As the Downtown Master Plan continues to take shape, city officials and business owners have expressed lingering concern over the long-term commitment of one of the plan’s integral parts: Macy’s, which consultants refer to as a key “retail anchor.” Those concerns were heightened last week when Rich Boberg, general manager for the Missoula Macy’s and a Missoula Downtown Association (MDA) board member, left his job after a decade with the department store.
“Losing Macy’s would be the canary in the coal mine,” says Jason Graf, a project manager with Crandall Arambula, the consulting firm leading the Downtown Master Plan process. “It’s a critical site for strengthening the retail market downtown.”
Boberg’s departure is just the latest cause for concern. In February, Macy’s Inc. cut 2,500 jobs nationwide and downsized its regional divisions to trim more than $100 million in costs. While Doug Patterson, district vice president with Macy’s West, wouldn’t comment on the future of the Missoula store, he did say Boberg’s position would be filled soon.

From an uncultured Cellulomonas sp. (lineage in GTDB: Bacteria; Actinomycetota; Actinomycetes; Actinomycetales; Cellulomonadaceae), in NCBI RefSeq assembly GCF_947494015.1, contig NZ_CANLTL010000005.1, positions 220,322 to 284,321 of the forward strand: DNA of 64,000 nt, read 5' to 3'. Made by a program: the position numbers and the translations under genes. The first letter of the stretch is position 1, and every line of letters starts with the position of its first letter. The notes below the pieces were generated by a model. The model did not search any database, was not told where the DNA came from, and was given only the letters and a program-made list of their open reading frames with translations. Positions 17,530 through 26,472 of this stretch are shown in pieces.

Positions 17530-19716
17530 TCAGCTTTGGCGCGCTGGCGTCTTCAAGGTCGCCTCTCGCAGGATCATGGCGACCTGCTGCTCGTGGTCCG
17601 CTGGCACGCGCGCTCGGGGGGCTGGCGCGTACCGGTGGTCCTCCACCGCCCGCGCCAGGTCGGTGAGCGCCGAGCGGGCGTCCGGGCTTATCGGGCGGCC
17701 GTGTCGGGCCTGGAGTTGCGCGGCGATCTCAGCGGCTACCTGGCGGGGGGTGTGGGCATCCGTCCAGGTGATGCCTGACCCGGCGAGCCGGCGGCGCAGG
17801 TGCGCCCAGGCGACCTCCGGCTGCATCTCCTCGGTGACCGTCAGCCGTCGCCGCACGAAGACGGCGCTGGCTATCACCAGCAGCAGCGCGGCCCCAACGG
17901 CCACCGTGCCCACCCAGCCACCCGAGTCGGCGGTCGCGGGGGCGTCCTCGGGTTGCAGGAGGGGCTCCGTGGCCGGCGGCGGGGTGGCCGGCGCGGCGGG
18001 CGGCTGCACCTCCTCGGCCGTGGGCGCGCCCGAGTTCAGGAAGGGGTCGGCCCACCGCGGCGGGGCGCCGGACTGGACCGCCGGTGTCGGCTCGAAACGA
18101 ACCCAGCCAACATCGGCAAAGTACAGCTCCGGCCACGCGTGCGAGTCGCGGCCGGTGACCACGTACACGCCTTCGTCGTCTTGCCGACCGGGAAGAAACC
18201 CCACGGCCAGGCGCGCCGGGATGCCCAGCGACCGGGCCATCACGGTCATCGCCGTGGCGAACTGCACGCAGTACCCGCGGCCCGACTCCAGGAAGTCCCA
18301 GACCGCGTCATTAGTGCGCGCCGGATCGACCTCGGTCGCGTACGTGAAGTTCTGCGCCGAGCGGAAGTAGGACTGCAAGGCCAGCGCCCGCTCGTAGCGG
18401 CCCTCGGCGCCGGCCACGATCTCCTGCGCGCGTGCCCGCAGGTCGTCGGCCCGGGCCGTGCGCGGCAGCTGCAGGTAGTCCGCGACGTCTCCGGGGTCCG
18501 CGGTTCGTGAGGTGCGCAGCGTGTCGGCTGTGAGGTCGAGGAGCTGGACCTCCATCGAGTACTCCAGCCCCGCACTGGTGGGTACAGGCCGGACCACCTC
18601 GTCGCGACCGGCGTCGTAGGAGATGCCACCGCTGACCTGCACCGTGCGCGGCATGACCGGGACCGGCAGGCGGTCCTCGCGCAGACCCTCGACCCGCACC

“We need to fill that position in the next two weeks,” Patterson says, “and we want that person to be just as intimately involved with the downtown planning process as Rich was.”
Macy’s involvement in the Downtown Master Plan goes beyond its retail draw. Ellen Buchanan, executive director of the Missoula Redevelopment Agency, points out that the store owns the empty lot on the southeast corner of Pattee and Front streets, which city officials and neighboring First Interstate Bank want to transform into a larger parking garage.
“It’s critical,” says Anne Guest, director of the Missoula Parking Commission, referring to the lot. “We could build a multi-story parking structure there and create more retail space along Pattee and Front.”
Patterson says he’s not privy to the conversations regarding the lot. But city officials expect talks will continue between Macy’s, First Interstate and the city about the potential parking structure.